Houston Methodist. Leading Medicine

Lower Spine News

Failed Back Surgery Syndrome: What's the Next Step?

Severe back and/or leg pain after spinal surgery is referred to as failed back surgery syndrome (FBSS). This type of neuropathic (nerve) pain doesn't respond to pain relievers or conventional treatment.

Decreased quality of life and disability is common with FBSS. The cost of treatment is three times the amount for back pain patients who don't have neuropathic pain. In this study, the use of spinal cord stimulation (SCS) in addition to conventional medical management (CMM) is compared with just CMM.

Two groups of patients with neuropathic pain were followed for 12 months. The SCS group had a neurostimulation device implanted. The CMM group received medications for pain relief and to reduce inflammation. Some patients tried nerve blocks and epidural injections. Physical therapy, chiropractic care, and psychologic help were also included.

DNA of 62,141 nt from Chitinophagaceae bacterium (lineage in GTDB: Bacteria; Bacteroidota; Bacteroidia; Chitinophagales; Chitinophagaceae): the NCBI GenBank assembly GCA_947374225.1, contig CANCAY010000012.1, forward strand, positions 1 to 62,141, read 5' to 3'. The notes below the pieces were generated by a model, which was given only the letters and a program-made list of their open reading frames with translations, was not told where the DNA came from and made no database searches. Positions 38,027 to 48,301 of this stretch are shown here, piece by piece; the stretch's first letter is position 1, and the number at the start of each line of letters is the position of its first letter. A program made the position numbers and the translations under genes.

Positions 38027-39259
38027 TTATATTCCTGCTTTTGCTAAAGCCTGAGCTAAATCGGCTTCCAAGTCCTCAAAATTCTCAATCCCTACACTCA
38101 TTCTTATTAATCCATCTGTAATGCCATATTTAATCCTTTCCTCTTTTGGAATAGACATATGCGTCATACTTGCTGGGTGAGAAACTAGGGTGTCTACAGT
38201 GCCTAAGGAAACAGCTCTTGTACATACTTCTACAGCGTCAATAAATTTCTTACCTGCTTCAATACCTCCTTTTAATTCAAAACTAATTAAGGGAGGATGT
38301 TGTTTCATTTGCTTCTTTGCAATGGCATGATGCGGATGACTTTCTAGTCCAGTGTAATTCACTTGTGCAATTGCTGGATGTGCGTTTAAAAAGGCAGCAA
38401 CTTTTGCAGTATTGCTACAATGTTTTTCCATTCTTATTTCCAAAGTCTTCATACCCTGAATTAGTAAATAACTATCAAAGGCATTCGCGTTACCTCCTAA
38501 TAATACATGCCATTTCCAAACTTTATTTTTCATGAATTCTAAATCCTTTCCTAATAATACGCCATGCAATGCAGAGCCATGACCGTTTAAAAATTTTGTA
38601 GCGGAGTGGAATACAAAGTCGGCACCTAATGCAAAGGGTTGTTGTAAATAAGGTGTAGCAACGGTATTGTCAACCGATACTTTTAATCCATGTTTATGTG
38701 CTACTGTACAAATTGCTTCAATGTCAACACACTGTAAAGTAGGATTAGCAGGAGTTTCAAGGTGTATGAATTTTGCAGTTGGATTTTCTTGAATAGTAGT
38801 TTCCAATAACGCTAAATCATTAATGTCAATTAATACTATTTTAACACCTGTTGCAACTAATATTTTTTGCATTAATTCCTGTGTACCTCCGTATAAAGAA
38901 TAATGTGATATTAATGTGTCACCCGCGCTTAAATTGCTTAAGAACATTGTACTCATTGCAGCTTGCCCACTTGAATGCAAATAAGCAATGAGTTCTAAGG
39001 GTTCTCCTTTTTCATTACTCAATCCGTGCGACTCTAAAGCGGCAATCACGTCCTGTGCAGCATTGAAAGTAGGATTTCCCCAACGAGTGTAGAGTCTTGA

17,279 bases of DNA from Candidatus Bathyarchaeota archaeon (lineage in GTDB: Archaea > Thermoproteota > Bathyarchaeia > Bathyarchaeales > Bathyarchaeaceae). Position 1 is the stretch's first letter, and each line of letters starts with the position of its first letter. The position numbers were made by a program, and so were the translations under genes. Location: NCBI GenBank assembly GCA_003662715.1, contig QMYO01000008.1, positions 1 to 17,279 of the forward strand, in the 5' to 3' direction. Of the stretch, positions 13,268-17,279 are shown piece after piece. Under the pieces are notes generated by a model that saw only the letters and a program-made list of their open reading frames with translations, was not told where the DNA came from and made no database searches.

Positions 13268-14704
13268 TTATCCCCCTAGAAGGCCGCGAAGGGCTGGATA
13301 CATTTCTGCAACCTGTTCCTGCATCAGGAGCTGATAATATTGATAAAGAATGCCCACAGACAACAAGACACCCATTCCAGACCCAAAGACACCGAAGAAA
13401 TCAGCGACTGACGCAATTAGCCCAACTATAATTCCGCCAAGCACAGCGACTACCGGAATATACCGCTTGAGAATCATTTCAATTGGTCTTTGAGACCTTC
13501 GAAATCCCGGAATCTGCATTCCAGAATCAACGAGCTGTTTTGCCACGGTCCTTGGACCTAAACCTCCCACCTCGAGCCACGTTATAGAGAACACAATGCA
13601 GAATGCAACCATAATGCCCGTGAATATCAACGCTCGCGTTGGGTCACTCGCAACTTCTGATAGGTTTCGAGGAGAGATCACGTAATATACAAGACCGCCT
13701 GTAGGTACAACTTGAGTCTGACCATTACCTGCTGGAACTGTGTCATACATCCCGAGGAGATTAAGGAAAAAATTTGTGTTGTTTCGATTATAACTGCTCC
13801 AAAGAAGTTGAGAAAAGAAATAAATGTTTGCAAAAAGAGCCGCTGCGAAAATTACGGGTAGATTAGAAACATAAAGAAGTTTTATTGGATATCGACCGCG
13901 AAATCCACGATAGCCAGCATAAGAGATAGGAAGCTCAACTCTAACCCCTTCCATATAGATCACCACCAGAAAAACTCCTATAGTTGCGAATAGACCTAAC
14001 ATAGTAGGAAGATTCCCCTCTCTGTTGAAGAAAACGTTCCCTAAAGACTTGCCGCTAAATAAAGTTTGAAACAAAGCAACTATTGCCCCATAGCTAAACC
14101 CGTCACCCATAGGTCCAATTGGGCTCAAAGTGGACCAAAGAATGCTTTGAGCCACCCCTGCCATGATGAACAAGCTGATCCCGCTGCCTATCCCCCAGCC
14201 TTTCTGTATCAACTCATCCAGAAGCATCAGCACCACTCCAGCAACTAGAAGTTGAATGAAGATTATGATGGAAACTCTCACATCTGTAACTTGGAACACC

Success of treatment was defined as 50 per cent improvement in leg pain after six months. Other outcome measures included improved back pain, increased function, and decreased usage of drugs. Measures of patient satisfaction and improved quality of life were also recorded.

Patients with the SCS had much better results than the CMM group. Pain relief and decreased use of analgesic drugs was significantly improved in the SCS group. Rates of return to work were the same between the two groups.

The authors concluded that SCS provides pain relief and improves quality of life and function in patients with neuropathic pain from FBSS. In the SCS group 48 per cent met the goal of pain reduction by 50 per cent. This compares favorably to the nine per cent reported in the CMM group.


Krishna Kumar, et al. Spinal Cord Stimulation Versus Conventional Medical Management for Neuropathic Pain: A Multicentre Randomised Controlled Trial in Patients with Failed Back Surgery Syndrome. In Pain. November 2007. Vol. 132. No. 1-2. Pp. 179-188.

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